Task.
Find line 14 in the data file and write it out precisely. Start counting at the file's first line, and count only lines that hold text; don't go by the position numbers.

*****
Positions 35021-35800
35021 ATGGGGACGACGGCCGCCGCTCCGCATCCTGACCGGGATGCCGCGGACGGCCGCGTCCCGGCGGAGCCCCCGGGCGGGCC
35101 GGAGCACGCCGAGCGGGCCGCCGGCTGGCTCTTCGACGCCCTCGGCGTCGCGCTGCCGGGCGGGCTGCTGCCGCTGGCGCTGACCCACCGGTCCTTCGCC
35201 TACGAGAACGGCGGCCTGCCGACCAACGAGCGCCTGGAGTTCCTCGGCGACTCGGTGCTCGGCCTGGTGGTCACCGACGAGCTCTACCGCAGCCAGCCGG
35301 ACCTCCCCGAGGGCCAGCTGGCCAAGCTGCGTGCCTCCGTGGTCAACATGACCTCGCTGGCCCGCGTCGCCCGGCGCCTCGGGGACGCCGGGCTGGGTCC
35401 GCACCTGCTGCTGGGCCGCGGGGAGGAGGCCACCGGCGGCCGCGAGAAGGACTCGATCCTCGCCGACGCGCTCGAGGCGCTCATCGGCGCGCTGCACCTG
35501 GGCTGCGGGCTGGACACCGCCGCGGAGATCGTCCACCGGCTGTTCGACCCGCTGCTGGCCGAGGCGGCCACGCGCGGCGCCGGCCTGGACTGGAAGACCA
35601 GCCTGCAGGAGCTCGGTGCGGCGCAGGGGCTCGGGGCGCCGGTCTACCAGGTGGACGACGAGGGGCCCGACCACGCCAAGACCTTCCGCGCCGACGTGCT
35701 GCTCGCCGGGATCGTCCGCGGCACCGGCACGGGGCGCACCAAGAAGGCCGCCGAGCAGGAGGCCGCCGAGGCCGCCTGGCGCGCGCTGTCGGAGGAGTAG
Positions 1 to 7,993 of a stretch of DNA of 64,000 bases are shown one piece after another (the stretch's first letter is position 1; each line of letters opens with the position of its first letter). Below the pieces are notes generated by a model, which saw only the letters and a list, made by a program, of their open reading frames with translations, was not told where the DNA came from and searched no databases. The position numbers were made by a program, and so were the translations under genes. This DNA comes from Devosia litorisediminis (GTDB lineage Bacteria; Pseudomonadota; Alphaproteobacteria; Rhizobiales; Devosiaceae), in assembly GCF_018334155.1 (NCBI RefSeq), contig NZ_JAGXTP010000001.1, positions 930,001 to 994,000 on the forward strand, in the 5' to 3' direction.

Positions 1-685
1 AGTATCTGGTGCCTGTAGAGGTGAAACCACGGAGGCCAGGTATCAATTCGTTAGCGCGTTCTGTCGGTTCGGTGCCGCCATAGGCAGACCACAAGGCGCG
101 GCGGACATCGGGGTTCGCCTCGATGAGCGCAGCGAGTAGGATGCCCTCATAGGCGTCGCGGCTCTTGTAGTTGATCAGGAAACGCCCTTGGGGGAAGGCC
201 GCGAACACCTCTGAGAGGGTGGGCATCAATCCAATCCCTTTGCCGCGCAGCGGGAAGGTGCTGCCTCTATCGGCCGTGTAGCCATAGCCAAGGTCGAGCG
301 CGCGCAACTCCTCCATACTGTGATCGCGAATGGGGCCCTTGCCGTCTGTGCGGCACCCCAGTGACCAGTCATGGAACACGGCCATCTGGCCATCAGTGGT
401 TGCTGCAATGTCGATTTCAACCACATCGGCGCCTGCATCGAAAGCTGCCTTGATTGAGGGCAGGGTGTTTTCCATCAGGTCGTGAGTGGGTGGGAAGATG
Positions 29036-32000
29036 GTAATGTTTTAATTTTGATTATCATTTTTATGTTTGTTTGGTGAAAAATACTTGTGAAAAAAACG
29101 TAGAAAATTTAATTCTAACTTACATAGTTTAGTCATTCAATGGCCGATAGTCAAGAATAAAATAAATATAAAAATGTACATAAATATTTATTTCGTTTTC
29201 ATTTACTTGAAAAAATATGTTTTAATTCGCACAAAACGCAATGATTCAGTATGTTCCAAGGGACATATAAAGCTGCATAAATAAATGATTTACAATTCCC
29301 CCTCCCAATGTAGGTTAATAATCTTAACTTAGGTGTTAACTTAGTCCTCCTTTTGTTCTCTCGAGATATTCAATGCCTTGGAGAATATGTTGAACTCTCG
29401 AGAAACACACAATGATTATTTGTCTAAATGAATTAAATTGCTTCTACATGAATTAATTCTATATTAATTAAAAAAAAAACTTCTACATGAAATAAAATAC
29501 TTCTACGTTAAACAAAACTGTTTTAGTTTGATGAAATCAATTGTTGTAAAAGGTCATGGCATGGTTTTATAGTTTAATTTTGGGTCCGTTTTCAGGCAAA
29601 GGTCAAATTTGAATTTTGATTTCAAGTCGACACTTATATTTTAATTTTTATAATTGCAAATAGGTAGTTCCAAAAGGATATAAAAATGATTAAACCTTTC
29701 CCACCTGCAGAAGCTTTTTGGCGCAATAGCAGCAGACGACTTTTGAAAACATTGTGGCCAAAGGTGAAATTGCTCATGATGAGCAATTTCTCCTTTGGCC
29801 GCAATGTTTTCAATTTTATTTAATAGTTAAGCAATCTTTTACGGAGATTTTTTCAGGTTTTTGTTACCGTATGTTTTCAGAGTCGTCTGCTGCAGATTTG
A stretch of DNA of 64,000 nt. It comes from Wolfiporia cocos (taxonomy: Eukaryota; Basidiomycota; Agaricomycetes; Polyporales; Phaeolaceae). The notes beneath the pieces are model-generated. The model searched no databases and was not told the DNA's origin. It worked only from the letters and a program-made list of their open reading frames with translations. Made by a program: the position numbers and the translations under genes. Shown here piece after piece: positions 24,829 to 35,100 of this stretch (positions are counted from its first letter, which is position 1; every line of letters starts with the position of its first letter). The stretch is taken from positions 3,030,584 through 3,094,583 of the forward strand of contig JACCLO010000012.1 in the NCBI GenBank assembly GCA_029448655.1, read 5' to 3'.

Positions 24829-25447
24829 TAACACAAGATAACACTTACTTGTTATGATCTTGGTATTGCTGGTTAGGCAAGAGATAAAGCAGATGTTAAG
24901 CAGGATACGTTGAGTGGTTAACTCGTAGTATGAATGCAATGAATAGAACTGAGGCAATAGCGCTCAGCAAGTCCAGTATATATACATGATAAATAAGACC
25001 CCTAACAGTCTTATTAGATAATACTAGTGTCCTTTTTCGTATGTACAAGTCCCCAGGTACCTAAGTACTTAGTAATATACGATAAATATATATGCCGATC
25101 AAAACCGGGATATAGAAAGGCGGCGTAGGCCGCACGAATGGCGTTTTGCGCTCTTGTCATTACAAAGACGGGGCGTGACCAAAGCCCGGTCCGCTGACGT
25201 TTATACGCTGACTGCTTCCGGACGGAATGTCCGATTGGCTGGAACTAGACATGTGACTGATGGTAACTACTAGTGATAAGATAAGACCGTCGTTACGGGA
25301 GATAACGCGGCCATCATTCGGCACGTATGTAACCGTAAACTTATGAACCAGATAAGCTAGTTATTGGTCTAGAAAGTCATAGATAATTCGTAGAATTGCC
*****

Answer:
201 GCGAACACCTCTGAGAGGGTGGGCATCAATCCAATCCCTTTGCCGCGCAGCGGGAAGGTGCTGCCTCTATCGGCCGTGTAGCCATAGCCAAGGTCGAGCG